Open Meals is an experimental food design studio based in Tokyo, Japan. They recently showcased an innovative take on digital food production at the 2018 South by Southwest Conference & Festival in Austin, Texas. It is a process of 3D-printing edible gel cubes to recreate sushi (albeit in pixelated form) virtually anywhere in the world.
Open Meals has a unique vision as to what food access and production will mean in the future, given modern technology and opportunities. They want to do to food what iTunes did for digital music, making it easily accessible and downloadable – or more appropriately in this case, teleportable.
They are testing ways to send food through the airwaves and across every frontier with laser-precise 3D-printing machines.
There are two prongs to Open Meals’ work that are currently in development. The first is a patent-pending food directory and interface called Food Base. This will be the digital platform on which meticulous measurements and information on the diverse attributes of food will be stored.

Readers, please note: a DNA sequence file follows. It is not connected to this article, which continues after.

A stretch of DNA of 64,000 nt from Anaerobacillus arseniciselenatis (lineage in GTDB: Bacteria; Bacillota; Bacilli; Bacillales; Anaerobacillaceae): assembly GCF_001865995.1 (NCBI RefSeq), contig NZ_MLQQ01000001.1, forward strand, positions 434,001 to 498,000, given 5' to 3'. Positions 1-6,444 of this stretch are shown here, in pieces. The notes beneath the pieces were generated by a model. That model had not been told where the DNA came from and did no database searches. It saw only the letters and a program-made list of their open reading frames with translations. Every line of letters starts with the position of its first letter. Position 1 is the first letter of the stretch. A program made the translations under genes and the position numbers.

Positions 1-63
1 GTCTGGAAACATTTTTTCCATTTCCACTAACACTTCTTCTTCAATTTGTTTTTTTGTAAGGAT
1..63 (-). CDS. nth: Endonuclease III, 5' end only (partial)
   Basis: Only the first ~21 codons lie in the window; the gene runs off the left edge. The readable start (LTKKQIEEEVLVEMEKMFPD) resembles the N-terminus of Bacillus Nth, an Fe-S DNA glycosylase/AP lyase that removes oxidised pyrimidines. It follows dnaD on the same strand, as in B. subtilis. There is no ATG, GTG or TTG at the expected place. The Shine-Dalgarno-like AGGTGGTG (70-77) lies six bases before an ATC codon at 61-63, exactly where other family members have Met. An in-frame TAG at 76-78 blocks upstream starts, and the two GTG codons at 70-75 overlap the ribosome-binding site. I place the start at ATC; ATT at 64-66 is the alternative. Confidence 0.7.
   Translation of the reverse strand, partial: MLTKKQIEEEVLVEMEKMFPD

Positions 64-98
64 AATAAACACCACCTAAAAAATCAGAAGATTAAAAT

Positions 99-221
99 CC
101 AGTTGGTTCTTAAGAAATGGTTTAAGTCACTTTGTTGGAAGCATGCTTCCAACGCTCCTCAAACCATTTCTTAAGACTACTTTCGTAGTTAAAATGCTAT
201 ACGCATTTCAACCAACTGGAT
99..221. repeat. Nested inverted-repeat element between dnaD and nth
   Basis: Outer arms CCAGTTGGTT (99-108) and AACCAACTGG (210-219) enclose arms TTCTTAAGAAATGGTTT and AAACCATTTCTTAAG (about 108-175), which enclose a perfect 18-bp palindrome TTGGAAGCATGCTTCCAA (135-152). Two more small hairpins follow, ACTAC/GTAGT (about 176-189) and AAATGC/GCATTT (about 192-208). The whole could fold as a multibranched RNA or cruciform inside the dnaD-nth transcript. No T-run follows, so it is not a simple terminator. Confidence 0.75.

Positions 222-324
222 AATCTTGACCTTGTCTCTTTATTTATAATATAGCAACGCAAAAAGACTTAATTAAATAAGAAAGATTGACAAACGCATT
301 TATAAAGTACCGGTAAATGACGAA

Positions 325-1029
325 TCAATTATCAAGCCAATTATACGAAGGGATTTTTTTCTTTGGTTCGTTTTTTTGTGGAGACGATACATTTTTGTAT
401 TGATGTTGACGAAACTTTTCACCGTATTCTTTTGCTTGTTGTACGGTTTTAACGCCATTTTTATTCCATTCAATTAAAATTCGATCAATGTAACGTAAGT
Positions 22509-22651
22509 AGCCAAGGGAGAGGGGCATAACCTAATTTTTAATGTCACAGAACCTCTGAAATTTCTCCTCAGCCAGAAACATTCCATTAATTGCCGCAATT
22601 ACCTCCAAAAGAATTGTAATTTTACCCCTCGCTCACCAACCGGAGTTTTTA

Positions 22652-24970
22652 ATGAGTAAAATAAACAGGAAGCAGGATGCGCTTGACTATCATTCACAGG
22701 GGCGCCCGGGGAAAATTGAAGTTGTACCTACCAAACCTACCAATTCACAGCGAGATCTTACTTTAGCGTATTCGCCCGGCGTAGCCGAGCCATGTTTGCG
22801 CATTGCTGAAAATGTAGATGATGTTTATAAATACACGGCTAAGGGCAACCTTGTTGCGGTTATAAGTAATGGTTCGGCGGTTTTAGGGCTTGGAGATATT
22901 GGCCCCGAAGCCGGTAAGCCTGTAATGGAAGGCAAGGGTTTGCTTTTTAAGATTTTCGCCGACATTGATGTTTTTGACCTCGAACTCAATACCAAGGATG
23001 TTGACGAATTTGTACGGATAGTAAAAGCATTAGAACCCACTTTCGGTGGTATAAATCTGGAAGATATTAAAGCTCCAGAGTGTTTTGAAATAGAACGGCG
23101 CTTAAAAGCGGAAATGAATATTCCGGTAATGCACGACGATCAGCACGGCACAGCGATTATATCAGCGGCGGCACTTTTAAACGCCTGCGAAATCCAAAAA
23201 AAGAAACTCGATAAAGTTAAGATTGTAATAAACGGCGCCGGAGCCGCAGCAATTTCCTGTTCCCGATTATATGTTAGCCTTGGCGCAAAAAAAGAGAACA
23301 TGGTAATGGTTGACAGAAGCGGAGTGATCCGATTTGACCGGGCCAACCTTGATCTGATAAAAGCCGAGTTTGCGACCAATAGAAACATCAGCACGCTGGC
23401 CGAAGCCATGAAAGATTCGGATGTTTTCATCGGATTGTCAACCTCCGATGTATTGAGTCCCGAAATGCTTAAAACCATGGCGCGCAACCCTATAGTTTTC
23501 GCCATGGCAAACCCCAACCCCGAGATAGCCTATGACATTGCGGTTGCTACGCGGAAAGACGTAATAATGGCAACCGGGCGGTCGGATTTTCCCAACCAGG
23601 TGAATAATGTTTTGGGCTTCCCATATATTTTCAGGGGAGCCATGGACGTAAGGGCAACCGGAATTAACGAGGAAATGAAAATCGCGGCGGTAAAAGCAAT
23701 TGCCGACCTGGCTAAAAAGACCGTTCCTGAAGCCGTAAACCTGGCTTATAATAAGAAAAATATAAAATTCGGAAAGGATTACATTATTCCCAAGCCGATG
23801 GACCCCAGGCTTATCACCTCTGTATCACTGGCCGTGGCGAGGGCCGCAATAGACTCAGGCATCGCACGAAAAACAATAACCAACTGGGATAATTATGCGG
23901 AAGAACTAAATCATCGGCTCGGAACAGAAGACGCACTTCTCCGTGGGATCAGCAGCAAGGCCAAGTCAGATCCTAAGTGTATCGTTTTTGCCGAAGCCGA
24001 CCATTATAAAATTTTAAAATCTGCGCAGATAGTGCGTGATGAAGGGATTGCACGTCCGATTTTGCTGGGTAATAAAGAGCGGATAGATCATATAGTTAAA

Important characteristics such as flavour, texture, shape, colour and nutrients will be recorded here for food printing terminals to access. It will serve as the catalogue of meals for users to choose from as a kind of restaurant menu and encyclopaedia in one. Here, consumers will be able to search and contribute food data.
The second part of their vision rests on the development of the machine itself, the Pixel Food Printer, that will enable people to generate meals digitally. In its current prototype form, the machine prints out miniature cubes made of edible gel with a robotic arm before assembling them into the final pixelated-looking piece of food.
Each tiny cube is infused with different flavours and colours according to the Food Base.
Due to current constraints, however, the gel cubes do not taste anything like real sushi – yet. Injecting individual cubes with refined flavours remains challenging and there is much to be done before Open Meals reaches its science fiction-esque food teleportation goals.
But their innovation is promising, and right now the team is working on minimising the size of each cube so as to make the end product look more realistic and appetising.